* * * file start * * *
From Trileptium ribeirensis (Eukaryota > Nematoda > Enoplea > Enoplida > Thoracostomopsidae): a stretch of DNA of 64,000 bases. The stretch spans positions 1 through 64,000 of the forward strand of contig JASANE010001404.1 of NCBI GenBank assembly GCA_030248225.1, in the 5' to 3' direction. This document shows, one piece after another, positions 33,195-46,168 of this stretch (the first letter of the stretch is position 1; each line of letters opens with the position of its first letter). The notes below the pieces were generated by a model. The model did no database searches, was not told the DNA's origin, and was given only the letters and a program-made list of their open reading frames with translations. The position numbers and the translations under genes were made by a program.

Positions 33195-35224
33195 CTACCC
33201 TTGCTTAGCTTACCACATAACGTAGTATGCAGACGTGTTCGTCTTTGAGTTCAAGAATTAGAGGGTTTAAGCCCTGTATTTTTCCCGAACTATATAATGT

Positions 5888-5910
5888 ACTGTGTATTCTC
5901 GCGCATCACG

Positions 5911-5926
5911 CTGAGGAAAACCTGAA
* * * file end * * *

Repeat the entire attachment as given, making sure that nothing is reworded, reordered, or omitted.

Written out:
From Trileptium ribeirensis (Eukaryota > Nematoda > Enoplea > Enoplida > Thoracostomopsidae): a stretch of DNA of 64,000 bases. The stretch spans positions 1 through 64,000 of the forward strand of contig JASANE010001404.1 of NCBI GenBank assembly GCA_030248225.1, in the 5' to 3' direction. This document shows, one piece after another, positions 33,195-46,168 of this stretch (the first letter of the stretch is position 1; each line of letters opens with the position of its first letter). The notes below the pieces were generated by a model. The model did no database searches, was not told the DNA's origin, and was given only the letters and a program-made list of their open reading frames with translations. The position numbers and the translations under genes were made by a program.

Positions 33195-35224
33195 CTACCC
33201 TTGCTTAGCTTACCACATAACGTAGTATGCAGACGTGTTCGTCTTTGAGTTCAAGAATTAGAGGGTTTAAGCCCTGTATTTTTCCCGAACTATATAATGT

Positions 5888-5910
5888 ACTGTGTATTCTC
5901 GCGCATCACG

Positions 5911-5926
5911 CTGAGGAAAACCTGAA